Mobile app development is one of the more lucrative aspects of software development. One of the big reasons for this is that there are a number of initial hurdles one needs to get through before mastering it. Unlike the normal world of desktop development, the mobile world tends to move very quickly. A desktop operating system usually won’t change all that much in five years, or even ten. Mobile operating systems tend to come with huge changes to the development API on a fairly frequent basis. This leaves a lot of people confused as to how they would even begin to learn about mobile app development. The reality of the situation is that once someone takes those first few steps, the rest is fairly easy. It’s just a matter of deciding on a few things before getting started with the development process.
The first decision mobile app developers need to make is about the platforms they want to support. There are some distinct advantages and disadvantages which will come about as a result of this decision. The ideal method of development and distribution will be a native app which runs on every supported platform. This will ensure that one has the full use of a device’s hardware, that all buttons and menu items work in a natural way and that distribution will be simple. However, the big downside here is programming language and API lock down. Technically both android and iOS allow one to use more than one programming language to write applications. In reality, if one is writing for an Android device it will be in Java and if writing for iOS the developer will usually use Objective-C.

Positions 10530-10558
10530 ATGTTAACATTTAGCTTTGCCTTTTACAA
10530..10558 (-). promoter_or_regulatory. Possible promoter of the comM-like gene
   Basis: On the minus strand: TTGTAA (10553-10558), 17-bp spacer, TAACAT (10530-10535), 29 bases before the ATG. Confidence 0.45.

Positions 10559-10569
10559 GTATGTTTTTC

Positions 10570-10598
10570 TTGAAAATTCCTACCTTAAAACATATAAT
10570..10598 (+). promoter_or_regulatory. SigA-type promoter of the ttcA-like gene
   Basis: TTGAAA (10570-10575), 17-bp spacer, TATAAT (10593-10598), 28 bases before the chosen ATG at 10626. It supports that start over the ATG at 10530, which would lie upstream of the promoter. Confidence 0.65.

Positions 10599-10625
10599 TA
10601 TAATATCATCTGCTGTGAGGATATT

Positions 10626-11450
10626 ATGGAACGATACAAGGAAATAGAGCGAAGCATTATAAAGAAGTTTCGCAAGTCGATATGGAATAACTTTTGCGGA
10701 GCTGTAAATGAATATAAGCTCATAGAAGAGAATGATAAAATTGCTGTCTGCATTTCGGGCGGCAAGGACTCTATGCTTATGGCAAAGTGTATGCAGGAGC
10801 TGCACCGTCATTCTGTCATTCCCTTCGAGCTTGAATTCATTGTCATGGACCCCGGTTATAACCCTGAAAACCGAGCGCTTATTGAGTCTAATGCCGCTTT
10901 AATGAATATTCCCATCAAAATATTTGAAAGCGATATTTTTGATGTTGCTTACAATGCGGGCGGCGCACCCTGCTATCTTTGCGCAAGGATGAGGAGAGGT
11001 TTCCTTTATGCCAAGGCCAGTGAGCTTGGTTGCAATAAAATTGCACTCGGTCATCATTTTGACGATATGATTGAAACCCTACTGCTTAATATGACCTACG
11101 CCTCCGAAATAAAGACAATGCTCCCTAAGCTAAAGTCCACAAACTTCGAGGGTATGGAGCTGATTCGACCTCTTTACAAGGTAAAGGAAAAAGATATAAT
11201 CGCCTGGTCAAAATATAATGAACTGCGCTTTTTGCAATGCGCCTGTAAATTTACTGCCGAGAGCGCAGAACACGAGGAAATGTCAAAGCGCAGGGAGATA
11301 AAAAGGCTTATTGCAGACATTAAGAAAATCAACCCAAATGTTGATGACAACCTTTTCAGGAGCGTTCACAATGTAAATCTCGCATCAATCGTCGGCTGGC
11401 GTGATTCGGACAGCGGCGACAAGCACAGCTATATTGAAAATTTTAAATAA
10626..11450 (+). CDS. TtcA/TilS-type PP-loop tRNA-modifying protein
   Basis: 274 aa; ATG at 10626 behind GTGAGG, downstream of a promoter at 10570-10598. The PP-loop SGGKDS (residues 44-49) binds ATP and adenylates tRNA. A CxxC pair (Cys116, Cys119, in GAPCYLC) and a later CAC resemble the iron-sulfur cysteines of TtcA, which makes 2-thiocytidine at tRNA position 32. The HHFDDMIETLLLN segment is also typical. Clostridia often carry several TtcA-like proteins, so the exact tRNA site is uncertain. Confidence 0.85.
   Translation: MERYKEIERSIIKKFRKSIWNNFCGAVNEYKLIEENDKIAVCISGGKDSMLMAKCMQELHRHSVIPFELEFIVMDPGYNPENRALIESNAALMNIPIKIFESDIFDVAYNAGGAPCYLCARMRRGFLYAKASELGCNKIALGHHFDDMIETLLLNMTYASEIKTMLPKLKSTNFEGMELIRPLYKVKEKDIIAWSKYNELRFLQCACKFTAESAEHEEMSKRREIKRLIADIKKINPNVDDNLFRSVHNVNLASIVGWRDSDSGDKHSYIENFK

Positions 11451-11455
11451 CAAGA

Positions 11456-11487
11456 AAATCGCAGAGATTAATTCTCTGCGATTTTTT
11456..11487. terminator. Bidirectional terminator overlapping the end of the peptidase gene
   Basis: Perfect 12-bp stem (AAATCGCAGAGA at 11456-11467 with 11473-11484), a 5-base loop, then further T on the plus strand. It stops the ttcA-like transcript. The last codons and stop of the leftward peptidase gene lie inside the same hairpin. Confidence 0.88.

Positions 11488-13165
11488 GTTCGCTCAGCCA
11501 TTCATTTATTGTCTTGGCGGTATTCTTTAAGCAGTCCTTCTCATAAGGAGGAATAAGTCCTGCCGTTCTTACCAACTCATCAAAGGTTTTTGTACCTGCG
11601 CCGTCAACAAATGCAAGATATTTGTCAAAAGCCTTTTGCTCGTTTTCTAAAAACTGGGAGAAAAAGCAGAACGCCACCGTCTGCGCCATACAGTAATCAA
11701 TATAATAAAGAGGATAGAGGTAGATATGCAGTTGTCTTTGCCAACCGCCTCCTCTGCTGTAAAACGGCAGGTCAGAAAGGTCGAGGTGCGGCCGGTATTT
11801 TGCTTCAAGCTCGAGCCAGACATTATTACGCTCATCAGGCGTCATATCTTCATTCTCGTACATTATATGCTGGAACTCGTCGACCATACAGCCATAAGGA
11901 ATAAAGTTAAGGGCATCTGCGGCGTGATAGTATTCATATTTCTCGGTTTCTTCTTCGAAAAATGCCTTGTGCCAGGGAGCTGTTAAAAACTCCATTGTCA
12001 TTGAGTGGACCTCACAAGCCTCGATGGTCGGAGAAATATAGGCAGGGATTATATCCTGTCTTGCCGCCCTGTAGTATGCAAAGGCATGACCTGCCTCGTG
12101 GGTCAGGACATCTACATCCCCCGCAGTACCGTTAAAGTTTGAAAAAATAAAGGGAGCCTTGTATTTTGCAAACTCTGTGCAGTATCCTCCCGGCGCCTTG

The language lock down essentially means that one is forced to rewrite most of the underlying program code for each platform. This also ensures that porting to new platforms will be more difficult. There are ways to get around this issue and stick with a single code base for both platforms.
Because Web based mobile apps aren’t allowed within most mobile app stores, one will need to ensure other options for commercial sales. Typically this is handled in the same way that most online subscriptions are. One will create a user name and password within the app, and this is either directly saved to an online database or sent off to a merchant site to finish a billing process. This actually ensures more people are able to buy the app, as it bypasses the country restrictions many app stores impose on customers.
Lastly, if one is writing an HTML5 based mobile app than it’s important to ensure the program looks natural on the system. Typically this can be done by using css based theme modifications. One should look within the user agent string when the app first loads, and then modify the presentation based on what operating system is being used. For example, if someone is running the program on iOS than one should send create a meta tag which contains “apple-mobile-web-app-capable” in order to switch to Apple’s mobile app view.